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Discussion Starter · #1 ·
Hello everyone! I hope to get some clarity about finding a good breeder, not byb or puppy-mill. We are looking to buy a puppy (small, under 10 lbs), and are having a hard time with it. Going through the news paper adds did not help much. How do we find a breeder that is responsible? Do responsible breeders sell dogs through Puppyspot.com? We tried to adopt, but were denied because we have a 5 year old daughter. We live in Los Angeles.
 

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Finding a reputable breeder is a little bit difficult. It always feels like you have to search through the depths of the internet. What breed(s) are you looking at?

Most websites are terrible places to find puppies and are riddled with mills. Very rarely do good breeders sell through sites that have several breeds and on demand puppies.

Sometimes a google search for your breed + state can bring up decent results if you know what to look for. Health testing, titles and kennel/dog info on a singular breeder site (not multi breed high volume site like puppyfind/greenfield puppies/doggyinthewindow etc) are what you want to look for.

There's also usually a person that does breeder referral from the parent breed club (more responsible breeders are part of the breed clubs). I believe the AKC website has links to all of those now. Not sure how up to date they are.
https://webapps.akc.org/breeder-referral/#/
 

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The parent breed clubs usually have a list of members breeders. Local clubs can also put you in contact with breeders. Going to shows is another good way to meet dogs and their people.

Websites like Puppyspot, NextDayPets, and the like are broker sites. They don't regulate, and indeed don't particularly care, about whether or not a breeder who advertises through their site is a good, responsible, ethical breeder, a back yard breeder who might love their pets but don't put much thought into breeding other than producing puppies, or a large scale commercial puppy producer.
 

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Yeah, newspaper adds nor Puppyspot.com are very reliable.

But, this might be a good place for you to start: https://www.akc.org

Through there, you could find a breeder in your area, and perhaps you can figure out when they're going to show, or get their contact information so you can ask them about their dogs.

One thing to look for in a reputable breeder is someone who does something with their dogs, like obedience, agility, or conformation, or even therapy work (that's not an exhaustive list, of course, just some examples). You don't want someone who decided to breed their two companion animals because, you know, they're good dogs. You want a breeder who has taken time to prove their dogs are good breeding stock before popping out a litter. You also want a breeder who health tests for genetic diseases. You want OFA health tests, not just a vet's certificate of health. You also want a breeder who raises the puppies in their home and has some sort of puppy socialization program to prepare them for their forever homes, like exposing them to stairs, vacuums, and other regular household noises. You should also be able to meet at least the mother of the puppies.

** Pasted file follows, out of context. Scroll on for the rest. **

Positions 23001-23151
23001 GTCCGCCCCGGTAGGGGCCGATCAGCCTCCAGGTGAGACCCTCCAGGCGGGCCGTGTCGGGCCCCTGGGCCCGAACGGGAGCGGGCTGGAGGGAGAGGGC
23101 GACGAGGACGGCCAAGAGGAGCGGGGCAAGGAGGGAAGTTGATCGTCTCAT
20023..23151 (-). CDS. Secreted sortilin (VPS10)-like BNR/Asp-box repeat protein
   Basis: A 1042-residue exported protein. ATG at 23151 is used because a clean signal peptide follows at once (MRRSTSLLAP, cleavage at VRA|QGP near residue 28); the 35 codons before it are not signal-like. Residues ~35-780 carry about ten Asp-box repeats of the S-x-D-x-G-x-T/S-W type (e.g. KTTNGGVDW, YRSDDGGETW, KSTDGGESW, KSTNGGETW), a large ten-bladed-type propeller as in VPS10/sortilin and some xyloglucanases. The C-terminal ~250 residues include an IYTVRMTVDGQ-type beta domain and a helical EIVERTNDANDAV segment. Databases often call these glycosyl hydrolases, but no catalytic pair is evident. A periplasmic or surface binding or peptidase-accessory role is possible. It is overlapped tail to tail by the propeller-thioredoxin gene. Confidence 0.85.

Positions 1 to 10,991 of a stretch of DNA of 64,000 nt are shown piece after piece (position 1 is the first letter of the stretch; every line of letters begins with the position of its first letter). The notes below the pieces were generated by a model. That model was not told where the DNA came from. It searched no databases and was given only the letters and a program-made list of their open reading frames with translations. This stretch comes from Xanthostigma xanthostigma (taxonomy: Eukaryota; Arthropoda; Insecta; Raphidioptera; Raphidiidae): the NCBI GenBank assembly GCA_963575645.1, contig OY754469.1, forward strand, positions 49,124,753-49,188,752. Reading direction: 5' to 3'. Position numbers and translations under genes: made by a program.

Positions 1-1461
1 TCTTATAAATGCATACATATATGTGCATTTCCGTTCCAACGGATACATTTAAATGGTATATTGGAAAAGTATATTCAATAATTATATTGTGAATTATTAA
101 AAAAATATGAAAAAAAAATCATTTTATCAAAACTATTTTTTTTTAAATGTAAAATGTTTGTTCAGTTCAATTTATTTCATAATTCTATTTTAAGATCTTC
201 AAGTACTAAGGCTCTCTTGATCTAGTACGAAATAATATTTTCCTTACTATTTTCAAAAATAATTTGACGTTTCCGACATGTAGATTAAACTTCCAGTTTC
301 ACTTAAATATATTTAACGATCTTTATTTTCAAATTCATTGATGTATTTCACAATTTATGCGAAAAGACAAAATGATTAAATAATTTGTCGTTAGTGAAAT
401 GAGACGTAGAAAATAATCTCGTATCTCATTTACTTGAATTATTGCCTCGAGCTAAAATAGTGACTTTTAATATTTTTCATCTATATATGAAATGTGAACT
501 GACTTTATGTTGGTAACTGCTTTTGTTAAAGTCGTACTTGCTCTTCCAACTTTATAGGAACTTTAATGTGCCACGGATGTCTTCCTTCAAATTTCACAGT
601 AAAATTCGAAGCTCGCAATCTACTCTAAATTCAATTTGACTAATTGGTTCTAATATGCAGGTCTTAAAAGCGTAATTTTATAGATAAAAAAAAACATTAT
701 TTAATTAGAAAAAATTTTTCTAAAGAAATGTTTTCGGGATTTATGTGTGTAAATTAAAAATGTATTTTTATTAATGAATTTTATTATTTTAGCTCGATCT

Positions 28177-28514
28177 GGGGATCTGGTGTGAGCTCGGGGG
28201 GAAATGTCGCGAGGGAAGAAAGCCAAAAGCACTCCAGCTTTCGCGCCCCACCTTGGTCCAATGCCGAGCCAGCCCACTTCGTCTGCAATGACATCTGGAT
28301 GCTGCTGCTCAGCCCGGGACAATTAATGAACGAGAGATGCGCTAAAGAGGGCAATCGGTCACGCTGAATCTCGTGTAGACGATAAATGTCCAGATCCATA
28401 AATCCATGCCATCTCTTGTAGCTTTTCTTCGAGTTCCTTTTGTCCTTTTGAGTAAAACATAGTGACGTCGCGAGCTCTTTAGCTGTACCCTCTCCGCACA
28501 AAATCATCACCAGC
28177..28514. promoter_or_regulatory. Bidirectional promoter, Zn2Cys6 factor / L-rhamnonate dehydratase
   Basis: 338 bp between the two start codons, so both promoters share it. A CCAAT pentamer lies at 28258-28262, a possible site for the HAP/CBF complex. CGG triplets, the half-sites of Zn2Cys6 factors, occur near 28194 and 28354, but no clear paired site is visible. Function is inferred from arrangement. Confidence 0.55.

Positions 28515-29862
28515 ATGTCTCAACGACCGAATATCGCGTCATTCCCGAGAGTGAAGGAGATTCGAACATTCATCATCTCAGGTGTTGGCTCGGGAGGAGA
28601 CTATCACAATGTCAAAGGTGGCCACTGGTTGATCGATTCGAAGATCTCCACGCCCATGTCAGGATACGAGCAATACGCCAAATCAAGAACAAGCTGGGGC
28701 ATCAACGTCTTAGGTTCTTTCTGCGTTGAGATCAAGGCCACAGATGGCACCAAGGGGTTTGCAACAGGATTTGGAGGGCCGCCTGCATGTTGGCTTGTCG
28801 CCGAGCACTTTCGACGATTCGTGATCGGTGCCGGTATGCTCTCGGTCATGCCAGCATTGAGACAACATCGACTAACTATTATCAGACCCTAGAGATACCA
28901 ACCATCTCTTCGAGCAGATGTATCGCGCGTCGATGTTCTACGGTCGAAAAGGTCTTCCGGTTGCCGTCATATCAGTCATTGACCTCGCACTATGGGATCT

Avoid giant kennel facilities. Avoid breeder who have more than one breed of dog (okay, sometimes good breeders have two different breeds, but its rare). Avoid "designer dog" breeders like Cavachons or Yorkipoos. Avoid puppies raised in a kennel outside. Avoid breeders who say "Champion Bloodlines" but their own dogs have no titles to their names. Avoid breeders who charge more money for certain coat colors or eye colors. Avoid breeders who charge more because their puppies are "specially trained" or "already potty trained" or some other outrageous statement (because come on, no 12 week old puppy is potty trained!) Avoid breeders who want to unload their puppies before 8 weeks.

Most importantly, a reputable breeder will put it in their contract that for any reason you can't keep the dog, they will take it back.

Yeah. It may take a long time and a lot of research, but I promise the effort is well worth it!
 

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Discussion Starter · #5 ·
Thank you so much for your response, ForTheLoveOfDogs! Looking for a Yorkie or a Silky. It is difficult and the websites are terrible. Looked on the AKC website, nothing in my area
 

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Discussion Starter · #6 ·